A. My educational background, my administrative experience, my willingness to serve, and my availability qualify me to serve on the RE2 School Board. In my opinion, the job of the school board member is quite difficult, time consuming and thankless. However, I am at a good place in my life for civic duty and am offering countless hours for the next two years. For me, education and politics are separate, and I feel quite strongly that my educational experiences, pre-K through higher education, will bring an awareness and resource for other board members and state legislators who don’t have that background.
Q. Do you think the new state law requiring school districts to hold collaborative bargaining meetings in public has had a positive or negative impact on the negotiation process? Why?
A. I am unfamiliar with the CBT meetings being public, but I have participated in collaborative bargaining and I support the coordination. Anyone who wants to sit through the hours of discussion and hard work would be welcome in my opinion.
Q. What do you think is the most important issue facing the Steamboat Springs School District in the coming years?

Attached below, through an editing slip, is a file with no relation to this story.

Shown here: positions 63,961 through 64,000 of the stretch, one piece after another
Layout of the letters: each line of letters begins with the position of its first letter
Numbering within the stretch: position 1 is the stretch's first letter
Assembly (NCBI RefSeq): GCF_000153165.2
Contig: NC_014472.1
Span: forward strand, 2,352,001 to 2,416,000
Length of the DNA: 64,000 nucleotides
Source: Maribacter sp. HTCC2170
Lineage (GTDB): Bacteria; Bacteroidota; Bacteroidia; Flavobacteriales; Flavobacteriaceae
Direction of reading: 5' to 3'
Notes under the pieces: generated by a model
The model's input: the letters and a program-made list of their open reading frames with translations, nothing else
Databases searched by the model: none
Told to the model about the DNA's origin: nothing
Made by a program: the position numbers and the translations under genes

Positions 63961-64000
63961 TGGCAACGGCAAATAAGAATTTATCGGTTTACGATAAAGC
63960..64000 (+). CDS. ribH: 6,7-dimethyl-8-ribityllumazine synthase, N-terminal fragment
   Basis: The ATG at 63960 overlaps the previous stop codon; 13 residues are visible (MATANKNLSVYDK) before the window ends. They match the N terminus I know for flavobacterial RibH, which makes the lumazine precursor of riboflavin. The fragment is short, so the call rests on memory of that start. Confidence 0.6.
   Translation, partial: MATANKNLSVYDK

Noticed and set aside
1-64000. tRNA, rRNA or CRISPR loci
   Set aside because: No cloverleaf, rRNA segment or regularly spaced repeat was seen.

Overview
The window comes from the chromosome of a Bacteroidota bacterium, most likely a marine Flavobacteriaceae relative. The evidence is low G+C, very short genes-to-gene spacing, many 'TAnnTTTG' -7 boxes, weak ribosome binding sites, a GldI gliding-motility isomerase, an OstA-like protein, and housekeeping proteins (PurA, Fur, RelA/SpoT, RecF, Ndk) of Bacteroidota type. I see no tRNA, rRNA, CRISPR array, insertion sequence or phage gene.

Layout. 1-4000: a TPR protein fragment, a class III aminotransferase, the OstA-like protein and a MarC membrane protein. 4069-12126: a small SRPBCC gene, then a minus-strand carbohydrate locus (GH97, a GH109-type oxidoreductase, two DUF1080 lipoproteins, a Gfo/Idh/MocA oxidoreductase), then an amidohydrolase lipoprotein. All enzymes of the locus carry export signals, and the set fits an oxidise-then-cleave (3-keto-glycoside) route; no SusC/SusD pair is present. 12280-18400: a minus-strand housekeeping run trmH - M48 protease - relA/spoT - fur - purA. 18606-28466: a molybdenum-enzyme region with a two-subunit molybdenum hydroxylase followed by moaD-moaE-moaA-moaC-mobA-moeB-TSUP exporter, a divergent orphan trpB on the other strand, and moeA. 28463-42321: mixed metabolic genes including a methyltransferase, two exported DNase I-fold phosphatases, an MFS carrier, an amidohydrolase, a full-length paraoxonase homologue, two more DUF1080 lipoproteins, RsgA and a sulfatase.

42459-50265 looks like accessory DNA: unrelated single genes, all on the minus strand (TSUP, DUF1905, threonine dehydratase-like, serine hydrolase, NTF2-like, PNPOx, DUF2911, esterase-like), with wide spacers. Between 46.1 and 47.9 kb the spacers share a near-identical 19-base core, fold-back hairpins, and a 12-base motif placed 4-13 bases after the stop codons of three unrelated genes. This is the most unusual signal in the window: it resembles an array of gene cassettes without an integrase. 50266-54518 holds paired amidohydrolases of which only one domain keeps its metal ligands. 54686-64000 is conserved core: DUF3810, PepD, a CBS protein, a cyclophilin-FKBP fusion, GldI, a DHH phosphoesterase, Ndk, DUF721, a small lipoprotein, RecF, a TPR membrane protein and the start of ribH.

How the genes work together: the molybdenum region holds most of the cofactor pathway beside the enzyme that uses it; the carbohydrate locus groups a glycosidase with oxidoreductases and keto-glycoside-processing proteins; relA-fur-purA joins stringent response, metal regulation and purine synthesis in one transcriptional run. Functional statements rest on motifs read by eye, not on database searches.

A. Funding, pure and simple. The state of Colorado through TABOR severely limits the amount of money for school districts. Hence, the pay for teachers, new programs, new buildings, retaining quality teachers, etc. all stem back to the cost. However, even if we had the magic pot of money, it is the responsibility to put the dollars in with our best resource — teachers and paras.
Q. In what academic or programmatic area do you think the school district should focus more resources?
A. My background is science, so I am a little biased. However, without good foundations for all students and programs aligned with their needs, I would defer to the teachers, paras and community to answer that question. There are tremendous resources at each school through the various committees, organizations and the student body for their views as to what needs more focus or resource. However, trends in education often direct the focus to the latest, greatest, newest technology. Caution must be observed that we don’t bypass the foundational needs of all learners for something trendy.
Q. What would be your top three priorities as a newly elected board member?
A. Learn. Listen. Watch. Ask. This job isn’t about my priorities. With the community and other board members, I would work with the priorities that will likely surface post election.
Q. How do you think schools should measure student achievement?
Twenty percent of the student’s school year should not be on assessment. Teachers, principals, assistant principals and paras spend far too much time coordinating test protocols, assuring test integrity, etc. The time of these professionals would be better spent with their students building the creative learning environment that prompted each educator to the profession in the first place. It isn’t about the salary, it is about the students, pre-K through higher education.